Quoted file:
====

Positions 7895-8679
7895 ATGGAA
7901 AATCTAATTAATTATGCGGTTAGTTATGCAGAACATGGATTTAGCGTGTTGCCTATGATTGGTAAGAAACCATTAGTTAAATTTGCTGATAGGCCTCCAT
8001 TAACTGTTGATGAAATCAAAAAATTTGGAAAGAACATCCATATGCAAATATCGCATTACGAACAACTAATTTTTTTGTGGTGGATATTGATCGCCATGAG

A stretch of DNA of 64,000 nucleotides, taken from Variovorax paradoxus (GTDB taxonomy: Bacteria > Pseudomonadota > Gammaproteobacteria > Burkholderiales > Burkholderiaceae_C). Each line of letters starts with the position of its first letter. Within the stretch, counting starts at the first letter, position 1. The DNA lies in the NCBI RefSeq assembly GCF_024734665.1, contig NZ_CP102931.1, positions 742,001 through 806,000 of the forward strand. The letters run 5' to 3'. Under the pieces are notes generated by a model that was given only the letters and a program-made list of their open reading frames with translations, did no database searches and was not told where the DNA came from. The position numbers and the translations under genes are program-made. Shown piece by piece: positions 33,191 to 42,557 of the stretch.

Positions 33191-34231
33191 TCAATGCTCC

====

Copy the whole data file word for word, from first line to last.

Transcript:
Positions 7895-8679
7895 ATGGAA
7901 AATCTAATTAATTATGCGGTTAGTTATGCAGAACATGGATTTAGCGTGTTGCCTATGATTGGTAAGAAACCATTAGTTAAATTTGCTGATAGGCCTCCAT
8001 TAACTGTTGATGAAATCAAAAAATTTGGAAAGAACATCCATATGCAAATATCGCATTACGAACAACTAATTTTTTTGTGGTGGATATTGATCGCCATGAG

A stretch of DNA of 64,000 nucleotides, taken from Variovorax paradoxus (GTDB taxonomy: Bacteria > Pseudomonadota > Gammaproteobacteria > Burkholderiales > Burkholderiaceae_C). Each line of letters starts with the position of its first letter. Within the stretch, counting starts at the first letter, position 1. The DNA lies in the NCBI RefSeq assembly GCF_024734665.1, contig NZ_CP102931.1, positions 742,001 through 806,000 of the forward strand. The letters run 5' to 3'. Under the pieces are notes generated by a model that was given only the letters and a program-made list of their open reading frames with translations, did no database searches and was not told where the DNA came from. The position numbers and the translations under genes are program-made. Shown piece by piece: positions 33,191 to 42,557 of the stretch.

Positions 33191-34231
33191 TCAATGCTCC